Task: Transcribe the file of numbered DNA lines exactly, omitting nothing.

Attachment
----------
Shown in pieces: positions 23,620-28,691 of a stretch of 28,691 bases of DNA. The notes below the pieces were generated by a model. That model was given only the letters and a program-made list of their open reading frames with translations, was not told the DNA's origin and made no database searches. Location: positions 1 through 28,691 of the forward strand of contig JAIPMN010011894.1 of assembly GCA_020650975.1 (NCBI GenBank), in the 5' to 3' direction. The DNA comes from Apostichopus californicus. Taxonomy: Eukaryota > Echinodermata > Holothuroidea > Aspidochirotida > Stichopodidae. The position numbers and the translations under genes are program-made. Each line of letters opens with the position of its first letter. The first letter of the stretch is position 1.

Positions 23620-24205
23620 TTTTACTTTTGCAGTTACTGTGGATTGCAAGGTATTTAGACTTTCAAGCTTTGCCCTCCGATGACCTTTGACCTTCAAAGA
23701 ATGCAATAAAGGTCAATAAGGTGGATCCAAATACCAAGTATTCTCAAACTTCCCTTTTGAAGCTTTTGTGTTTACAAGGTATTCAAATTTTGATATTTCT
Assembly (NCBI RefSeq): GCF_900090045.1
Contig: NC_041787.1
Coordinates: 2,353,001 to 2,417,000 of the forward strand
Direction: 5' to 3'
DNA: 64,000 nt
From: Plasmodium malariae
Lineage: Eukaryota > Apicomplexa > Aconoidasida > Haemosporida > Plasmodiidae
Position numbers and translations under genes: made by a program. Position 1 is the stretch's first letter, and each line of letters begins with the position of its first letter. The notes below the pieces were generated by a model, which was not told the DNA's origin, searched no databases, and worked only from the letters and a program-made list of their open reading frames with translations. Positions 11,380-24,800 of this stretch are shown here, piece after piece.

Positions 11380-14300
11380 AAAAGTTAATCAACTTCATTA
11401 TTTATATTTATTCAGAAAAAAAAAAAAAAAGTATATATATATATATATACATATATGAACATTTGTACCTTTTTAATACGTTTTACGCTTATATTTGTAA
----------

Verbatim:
Shown in pieces: positions 23,620-28,691 of a stretch of 28,691 bases of DNA. The notes below the pieces were generated by a model. That model was given only the letters and a program-made list of their open reading frames with translations, was not told the DNA's origin and made no database searches. Location: positions 1 through 28,691 of the forward strand of contig JAIPMN010011894.1 of assembly GCA_020650975.1 (NCBI GenBank), in the 5' to 3' direction. The DNA comes from Apostichopus californicus. Taxonomy: Eukaryota > Echinodermata > Holothuroidea > Aspidochirotida > Stichopodidae. The position numbers and the translations under genes are program-made. Each line of letters opens with the position of its first letter. The first letter of the stretch is position 1.

Positions 23620-24205
23620 TTTTACTTTTGCAGTTACTGTGGATTGCAAGGTATTTAGACTTTCAAGCTTTGCCCTCCGATGACCTTTGACCTTCAAAGA
23701 ATGCAATAAAGGTCAATAAGGTGGATCCAAATACCAAGTATTCTCAAACTTCCCTTTTGAAGCTTTTGTGTTTACAAGGTATTCAAATTTTGATATTTCT
Assembly (NCBI RefSeq): GCF_900090045.1
Contig: NC_041787.1
Coordinates: 2,353,001 to 2,417,000 of the forward strand
Direction: 5' to 3'
DNA: 64,000 nt
From: Plasmodium malariae
Lineage: Eukaryota > Apicomplexa > Aconoidasida > Haemosporida > Plasmodiidae
Position numbers and translations under genes: made by a program. Position 1 is the stretch's first letter, and each line of letters begins with the position of its first letter. The notes below the pieces were generated by a model, which was not told the DNA's origin, searched no databases, and worked only from the letters and a program-made list of their open reading frames with translations. Positions 11,380-24,800 of this stretch are shown here, piece after piece.

Positions 11380-14300
11380 AAAAGTTAATCAACTTCATTA
11401 TTTATATTTATTCAGAAAAAAAAAAAAAAAGTATATATATATATATATACATATATGAACATTTGTACCTTTTTAATACGTTTTACGCTTATATTTGTAA